Tom Hanks is turning into Jackie Chan. No, he isn't learning Chinese and studying to become a martial arts master--which I wouldn't put past him. Hanks is accepting everything being offered to him lately, like the hyper-busy Chan, with one exception: Hanks is only doing films with DreamWorks studio. At this moment, Hanks is either working or in negotiations on four films for the studio, having already made Saving Private Ryan, Cast Away and the HBO miniseries Band of Brothers for DreamWorks. Do you think Hanks owns stock in the company?
First up is Steven Spielberg's Catch Me If You Can, where Hanks will star opposite Leonardo DiCaprio as an FBI agent after the notorious Frank Abagnale Jr. (DiCaprio), the youngest man to make the FBI's 10 Most Wanted list. Then comes Sam Mendes' The Road to Perdition, as Hanks plays a Chicago hitman nicknamed "The Angel of Death." (It's about time Hanks plays a bad guy). The two newest films to hit the street: Terminal, with Hanks as a Balkan refugee stuck living in an airport terminal and Comrade Rockstar, based on the life of the late rocker Dean Reed. Hanks is in negotiations to star as Reed, a musician/actor who wasn't able to make it big in the States but was a megastar in the Soviet Union and who died tragically either from suicide or homicide; no one is quite sure.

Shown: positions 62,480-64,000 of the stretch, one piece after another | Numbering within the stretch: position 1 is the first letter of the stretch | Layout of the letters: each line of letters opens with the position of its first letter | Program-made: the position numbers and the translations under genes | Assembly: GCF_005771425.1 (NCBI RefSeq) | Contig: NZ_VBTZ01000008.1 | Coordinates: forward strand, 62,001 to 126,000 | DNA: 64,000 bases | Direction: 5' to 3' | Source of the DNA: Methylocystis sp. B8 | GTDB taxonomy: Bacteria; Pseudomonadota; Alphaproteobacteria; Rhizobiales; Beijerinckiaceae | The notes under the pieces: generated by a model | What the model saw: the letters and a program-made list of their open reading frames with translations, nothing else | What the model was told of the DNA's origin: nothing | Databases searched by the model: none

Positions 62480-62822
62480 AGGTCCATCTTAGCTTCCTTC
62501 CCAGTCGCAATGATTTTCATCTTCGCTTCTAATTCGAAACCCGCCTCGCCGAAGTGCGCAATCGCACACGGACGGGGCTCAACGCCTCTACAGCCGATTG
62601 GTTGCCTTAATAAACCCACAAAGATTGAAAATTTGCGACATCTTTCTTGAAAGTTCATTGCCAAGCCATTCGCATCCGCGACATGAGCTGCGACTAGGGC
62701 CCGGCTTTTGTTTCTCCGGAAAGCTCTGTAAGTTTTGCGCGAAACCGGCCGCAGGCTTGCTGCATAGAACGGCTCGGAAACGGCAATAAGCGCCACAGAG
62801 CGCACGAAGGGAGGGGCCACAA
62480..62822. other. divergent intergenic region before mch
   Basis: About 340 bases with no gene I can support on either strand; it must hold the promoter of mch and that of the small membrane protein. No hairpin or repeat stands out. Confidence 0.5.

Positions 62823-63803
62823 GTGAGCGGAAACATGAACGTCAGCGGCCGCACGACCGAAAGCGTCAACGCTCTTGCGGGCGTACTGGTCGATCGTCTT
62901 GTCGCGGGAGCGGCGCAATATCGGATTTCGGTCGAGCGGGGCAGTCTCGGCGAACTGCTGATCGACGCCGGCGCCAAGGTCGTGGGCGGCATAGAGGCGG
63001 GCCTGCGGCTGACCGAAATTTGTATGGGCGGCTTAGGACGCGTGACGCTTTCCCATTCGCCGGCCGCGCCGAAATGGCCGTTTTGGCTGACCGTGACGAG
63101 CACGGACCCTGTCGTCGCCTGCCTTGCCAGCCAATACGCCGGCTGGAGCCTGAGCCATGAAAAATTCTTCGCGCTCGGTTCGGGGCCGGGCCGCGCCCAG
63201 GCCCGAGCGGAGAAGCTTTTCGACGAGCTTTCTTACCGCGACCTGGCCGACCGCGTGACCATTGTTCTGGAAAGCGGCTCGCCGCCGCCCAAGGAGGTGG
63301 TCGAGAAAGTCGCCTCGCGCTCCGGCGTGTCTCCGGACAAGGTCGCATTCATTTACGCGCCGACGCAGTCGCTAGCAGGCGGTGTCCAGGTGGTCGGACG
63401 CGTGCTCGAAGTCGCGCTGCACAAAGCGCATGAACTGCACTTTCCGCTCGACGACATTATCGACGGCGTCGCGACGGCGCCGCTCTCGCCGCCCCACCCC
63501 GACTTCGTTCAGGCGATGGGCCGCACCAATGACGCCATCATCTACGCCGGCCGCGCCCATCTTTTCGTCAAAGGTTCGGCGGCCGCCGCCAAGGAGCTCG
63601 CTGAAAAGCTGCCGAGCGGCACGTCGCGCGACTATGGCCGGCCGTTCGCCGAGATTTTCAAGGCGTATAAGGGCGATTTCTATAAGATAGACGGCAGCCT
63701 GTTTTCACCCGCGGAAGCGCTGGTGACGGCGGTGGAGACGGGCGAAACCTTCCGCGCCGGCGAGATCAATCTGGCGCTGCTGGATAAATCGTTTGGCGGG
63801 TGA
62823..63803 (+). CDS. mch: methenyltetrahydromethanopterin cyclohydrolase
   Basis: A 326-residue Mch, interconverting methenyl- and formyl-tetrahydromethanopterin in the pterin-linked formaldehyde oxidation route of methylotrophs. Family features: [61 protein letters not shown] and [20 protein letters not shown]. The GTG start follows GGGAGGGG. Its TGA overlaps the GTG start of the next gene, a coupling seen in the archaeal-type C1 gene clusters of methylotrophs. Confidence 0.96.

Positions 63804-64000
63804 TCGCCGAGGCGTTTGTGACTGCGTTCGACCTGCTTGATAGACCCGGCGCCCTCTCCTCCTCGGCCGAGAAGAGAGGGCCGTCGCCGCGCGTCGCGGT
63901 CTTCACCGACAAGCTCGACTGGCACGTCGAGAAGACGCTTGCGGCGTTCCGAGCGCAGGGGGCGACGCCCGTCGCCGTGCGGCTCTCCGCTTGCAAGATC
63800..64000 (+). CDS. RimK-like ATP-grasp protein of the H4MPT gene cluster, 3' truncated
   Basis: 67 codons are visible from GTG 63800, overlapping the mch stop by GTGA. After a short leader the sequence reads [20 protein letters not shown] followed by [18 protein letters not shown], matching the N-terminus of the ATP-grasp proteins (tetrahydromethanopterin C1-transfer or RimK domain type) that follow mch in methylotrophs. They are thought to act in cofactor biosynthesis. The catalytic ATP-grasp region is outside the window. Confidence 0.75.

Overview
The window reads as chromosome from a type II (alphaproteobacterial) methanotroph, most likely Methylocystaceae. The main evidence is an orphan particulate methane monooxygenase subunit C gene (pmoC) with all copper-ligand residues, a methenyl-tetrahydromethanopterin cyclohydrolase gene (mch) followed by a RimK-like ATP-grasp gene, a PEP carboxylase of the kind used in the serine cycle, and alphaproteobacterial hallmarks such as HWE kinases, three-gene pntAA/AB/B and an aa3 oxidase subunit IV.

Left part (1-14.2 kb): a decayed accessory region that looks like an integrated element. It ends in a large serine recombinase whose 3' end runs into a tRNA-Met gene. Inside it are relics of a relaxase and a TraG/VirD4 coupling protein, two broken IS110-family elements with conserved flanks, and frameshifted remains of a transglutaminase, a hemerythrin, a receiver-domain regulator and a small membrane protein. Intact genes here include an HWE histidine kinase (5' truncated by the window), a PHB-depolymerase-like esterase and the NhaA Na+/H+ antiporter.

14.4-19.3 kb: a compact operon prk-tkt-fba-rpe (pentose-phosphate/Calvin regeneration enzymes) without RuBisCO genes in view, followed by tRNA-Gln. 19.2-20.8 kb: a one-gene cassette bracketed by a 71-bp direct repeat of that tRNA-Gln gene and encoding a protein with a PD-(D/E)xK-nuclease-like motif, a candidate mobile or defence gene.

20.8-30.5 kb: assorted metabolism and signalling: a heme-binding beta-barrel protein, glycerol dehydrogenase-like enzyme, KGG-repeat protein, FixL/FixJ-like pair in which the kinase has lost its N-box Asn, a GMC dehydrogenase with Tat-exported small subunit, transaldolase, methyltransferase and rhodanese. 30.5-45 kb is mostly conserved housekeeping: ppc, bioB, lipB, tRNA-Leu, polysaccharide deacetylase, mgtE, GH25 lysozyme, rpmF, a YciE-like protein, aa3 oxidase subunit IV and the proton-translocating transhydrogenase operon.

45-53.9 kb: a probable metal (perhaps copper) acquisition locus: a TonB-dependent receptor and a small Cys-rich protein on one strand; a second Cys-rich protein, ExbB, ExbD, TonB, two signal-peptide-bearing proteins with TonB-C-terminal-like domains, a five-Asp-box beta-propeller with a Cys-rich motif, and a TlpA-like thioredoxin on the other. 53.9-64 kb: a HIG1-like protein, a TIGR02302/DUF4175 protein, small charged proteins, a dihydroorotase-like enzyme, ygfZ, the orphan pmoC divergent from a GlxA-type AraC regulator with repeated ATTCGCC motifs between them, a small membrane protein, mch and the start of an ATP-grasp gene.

Rita Wilson sure isn't going to be seeing much of her husband over the next year and a half.
Cindy's second chance